woman sniffing milk
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The Sniff Test

This is safer than tasting something  to decide if it’s past its prime, but it’s not foolproof. Not all germs make food smell or taste bad. It’s best to label and date food in your fridge and freezer so you know how long you’ve had it. If there’s any question, toss it: “When in doubt, throw it out.” 

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This includes any sauce or salad -- coleslaw, potato salad, aioli -- made with mayo. Throw it away if it’s been out for more than 8 hours. And “out” in this case means a temperature higher than 50 F. The same goes if it’s passed the “use by” date on the jar.. Also, toss it if it's been left outside in warm temperature for 2 hours or more.

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Heat, light, and air will turn it rancid, which gives it a sour, unpleasant smell and taste. Fresh from the store, it’ll be good in your fridge for up to 2 weeks. You can freeze it for up to 9 months if it’s wrapped well in plastic. If you need to soften it, it’s fine to leave it on the counter for 10 to 15 minutes.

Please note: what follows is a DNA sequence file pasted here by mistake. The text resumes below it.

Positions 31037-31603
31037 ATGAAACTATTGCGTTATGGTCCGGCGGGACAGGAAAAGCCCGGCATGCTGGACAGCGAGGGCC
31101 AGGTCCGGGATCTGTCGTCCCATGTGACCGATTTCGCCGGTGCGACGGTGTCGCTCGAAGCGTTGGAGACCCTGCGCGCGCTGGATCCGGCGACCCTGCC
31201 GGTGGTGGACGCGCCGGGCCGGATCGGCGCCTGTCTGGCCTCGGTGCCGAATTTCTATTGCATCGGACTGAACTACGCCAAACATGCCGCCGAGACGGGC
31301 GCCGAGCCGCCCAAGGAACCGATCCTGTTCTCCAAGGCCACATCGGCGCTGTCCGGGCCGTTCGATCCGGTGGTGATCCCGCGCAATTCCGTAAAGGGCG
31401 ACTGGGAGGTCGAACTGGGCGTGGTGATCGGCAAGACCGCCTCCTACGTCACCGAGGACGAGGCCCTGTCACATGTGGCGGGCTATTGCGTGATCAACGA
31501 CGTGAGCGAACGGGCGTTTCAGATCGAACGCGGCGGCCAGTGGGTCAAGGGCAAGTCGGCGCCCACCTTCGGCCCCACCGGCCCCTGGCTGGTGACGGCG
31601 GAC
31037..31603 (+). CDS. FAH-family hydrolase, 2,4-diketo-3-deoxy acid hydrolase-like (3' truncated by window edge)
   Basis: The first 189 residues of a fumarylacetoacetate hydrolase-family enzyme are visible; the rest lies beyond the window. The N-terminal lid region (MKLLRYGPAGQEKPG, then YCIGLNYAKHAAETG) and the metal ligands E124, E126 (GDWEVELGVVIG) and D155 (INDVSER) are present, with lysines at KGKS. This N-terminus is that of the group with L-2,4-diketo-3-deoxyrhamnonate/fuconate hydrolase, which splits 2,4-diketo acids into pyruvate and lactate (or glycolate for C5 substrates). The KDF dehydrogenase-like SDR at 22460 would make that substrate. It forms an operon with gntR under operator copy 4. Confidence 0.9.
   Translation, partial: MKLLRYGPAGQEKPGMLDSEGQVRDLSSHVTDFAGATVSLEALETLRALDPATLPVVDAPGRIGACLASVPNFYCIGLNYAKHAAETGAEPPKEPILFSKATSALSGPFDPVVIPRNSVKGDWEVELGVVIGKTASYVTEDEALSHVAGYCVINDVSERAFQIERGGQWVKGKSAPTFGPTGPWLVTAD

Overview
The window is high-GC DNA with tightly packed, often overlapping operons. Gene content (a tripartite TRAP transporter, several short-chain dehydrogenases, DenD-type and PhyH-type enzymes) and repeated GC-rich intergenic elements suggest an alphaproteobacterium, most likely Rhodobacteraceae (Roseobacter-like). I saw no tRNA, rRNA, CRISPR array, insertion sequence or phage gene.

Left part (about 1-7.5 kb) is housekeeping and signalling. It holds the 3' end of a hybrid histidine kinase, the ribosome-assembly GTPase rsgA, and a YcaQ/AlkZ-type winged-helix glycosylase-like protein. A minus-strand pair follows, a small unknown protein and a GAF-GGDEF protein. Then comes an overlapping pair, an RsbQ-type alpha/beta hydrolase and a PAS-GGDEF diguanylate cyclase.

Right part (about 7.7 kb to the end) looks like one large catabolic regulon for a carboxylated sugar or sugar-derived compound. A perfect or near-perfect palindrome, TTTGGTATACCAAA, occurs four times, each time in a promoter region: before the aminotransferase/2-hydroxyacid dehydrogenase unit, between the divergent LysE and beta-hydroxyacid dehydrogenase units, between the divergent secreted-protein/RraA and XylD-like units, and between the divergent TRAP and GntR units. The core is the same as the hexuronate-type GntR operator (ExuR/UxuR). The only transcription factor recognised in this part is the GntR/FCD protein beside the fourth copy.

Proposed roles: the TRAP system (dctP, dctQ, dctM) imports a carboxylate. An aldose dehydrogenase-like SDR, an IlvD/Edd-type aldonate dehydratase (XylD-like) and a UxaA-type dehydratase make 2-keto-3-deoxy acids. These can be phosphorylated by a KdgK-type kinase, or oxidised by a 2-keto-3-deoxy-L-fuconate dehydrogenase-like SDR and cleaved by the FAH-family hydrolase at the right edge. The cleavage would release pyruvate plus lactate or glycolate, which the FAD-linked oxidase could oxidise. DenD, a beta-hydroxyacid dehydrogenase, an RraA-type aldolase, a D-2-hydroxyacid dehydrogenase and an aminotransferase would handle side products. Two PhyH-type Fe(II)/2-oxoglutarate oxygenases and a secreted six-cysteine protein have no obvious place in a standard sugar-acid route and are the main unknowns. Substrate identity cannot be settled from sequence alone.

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woman reading milk label
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Bacteria grow quickly in milk, so throw it out if it smells bad or it’s out of the refrigerator for more than a couple of hours. It’ll keep in the fridge for 2 weeks or longer -- go by the expiration date. You can freeze it for up to 3 months, but it’ll lose its smooth texture. 

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Hard kinds like cheddar can stay good a long time. Just toss them if they start to get moldy. Others are also safe for a while after their “sell by” date. If they’re medium-firm, like mozzarella or Muenster, they can last months. Cream cheese is good for 2 to 3 weeks, but soft cheeses like cottage cheese and ricotta only last about 10 days.

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chicken wings
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Cooked Meat

Keep cooked chicken or beef in the fridge and use it within 5 days. Ham can be OK for up to 2 weeks. But it’s important to take care when you prepare any kind of meat: Wash your hands with soap and hot water after handling raw meat or fish, and throw away any food that touches the juices. Use different cutting boards and utensils for other food. 

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Uncooked Beef

It should be good for 3 to 5 days in the fridge, but throw it out after that. If it’s vacuum sealed, that might give you a few more days. Frozen solid, it stays safe for many months, though flavor and texture may go slowly downhill. Follow this freezer guide:

  • Roasts: 6 to 12 months
  • Steaks and chops: 4 to 6 months